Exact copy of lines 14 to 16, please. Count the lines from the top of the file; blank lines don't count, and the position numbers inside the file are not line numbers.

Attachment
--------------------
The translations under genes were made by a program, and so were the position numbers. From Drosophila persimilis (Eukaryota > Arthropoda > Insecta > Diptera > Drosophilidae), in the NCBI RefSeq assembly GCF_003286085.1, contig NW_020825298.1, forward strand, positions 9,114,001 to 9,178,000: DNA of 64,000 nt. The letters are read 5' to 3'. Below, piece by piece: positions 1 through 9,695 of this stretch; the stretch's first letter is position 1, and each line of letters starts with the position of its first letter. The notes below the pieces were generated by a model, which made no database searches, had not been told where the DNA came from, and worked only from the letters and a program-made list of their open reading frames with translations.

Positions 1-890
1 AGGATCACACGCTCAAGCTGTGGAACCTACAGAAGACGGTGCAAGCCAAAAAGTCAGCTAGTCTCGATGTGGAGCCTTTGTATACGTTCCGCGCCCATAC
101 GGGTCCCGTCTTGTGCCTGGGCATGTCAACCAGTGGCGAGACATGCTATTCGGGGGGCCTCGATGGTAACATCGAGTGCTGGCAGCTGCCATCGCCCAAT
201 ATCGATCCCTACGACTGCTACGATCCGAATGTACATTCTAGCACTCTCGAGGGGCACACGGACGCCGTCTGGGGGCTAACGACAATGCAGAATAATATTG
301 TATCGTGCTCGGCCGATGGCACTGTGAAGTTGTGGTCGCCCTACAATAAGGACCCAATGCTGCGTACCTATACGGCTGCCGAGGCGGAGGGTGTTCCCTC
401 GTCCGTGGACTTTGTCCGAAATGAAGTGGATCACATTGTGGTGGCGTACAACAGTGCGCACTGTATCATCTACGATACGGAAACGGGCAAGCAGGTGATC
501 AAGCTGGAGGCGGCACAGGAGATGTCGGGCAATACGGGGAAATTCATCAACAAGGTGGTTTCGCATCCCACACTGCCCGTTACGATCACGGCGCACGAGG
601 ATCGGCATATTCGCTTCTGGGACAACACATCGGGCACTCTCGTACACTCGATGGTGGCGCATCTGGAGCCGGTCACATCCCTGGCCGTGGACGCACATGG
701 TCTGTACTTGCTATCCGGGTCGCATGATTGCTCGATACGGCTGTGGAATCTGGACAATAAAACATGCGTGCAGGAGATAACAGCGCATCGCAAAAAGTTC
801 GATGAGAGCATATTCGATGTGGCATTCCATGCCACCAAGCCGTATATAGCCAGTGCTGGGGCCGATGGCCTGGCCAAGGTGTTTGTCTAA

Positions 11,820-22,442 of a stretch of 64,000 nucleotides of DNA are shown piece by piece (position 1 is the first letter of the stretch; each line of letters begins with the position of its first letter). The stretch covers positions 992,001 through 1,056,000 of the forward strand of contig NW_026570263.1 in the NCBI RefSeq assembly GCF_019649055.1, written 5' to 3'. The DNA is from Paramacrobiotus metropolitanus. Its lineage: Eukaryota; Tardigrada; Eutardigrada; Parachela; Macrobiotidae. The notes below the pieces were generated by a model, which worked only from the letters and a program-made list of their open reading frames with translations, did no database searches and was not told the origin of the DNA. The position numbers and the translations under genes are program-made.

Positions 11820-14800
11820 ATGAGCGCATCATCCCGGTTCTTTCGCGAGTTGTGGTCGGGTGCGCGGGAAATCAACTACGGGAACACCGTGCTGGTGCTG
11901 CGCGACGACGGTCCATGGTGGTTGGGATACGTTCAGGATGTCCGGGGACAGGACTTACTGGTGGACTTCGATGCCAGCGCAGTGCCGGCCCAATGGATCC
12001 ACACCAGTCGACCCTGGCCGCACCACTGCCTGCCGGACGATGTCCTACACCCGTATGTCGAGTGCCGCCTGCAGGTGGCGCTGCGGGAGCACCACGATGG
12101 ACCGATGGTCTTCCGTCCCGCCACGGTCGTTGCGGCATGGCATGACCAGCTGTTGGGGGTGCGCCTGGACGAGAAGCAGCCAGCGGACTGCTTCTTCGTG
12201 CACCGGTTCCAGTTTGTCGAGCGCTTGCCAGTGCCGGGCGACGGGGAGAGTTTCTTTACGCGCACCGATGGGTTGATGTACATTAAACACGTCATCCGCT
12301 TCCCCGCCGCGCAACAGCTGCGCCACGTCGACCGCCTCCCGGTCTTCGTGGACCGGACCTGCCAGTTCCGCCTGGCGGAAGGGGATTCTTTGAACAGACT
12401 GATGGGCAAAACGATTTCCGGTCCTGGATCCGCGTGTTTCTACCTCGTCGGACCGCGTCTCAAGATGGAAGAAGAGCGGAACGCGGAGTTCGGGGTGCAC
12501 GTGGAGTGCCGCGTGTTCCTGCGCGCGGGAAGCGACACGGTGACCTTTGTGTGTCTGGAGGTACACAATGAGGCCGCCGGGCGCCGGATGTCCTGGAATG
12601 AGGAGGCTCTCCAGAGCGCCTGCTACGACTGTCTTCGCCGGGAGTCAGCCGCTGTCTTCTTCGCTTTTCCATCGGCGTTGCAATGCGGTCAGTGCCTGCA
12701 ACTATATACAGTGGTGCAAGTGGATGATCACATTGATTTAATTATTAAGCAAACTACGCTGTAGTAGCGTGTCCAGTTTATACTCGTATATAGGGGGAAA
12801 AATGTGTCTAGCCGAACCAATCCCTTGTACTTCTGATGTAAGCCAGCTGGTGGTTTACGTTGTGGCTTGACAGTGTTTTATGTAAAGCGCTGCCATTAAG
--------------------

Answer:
11820 ATGAGCGCATCATCCCGGTTCTTTCGCGAGTTGTGGTCGGGTGCGCGGGAAATCAACTACGGGAACACCGTGCTGGTGCTG
11901 CGCGACGACGGTCCATGGTGGTTGGGATACGTTCAGGATGTCCGGGGACAGGACTTACTGGTGGACTTCGATGCCAGCGCAGTGCCGGCCCAATGGATCC
12001 ACACCAGTCGACCCTGGCCGCACCACTGCCTGCCGGACGATGTCCTACACCCGTATGTCGAGTGCCGCCTGCAGGTGGCGCTGCGGGAGCACCACGATGG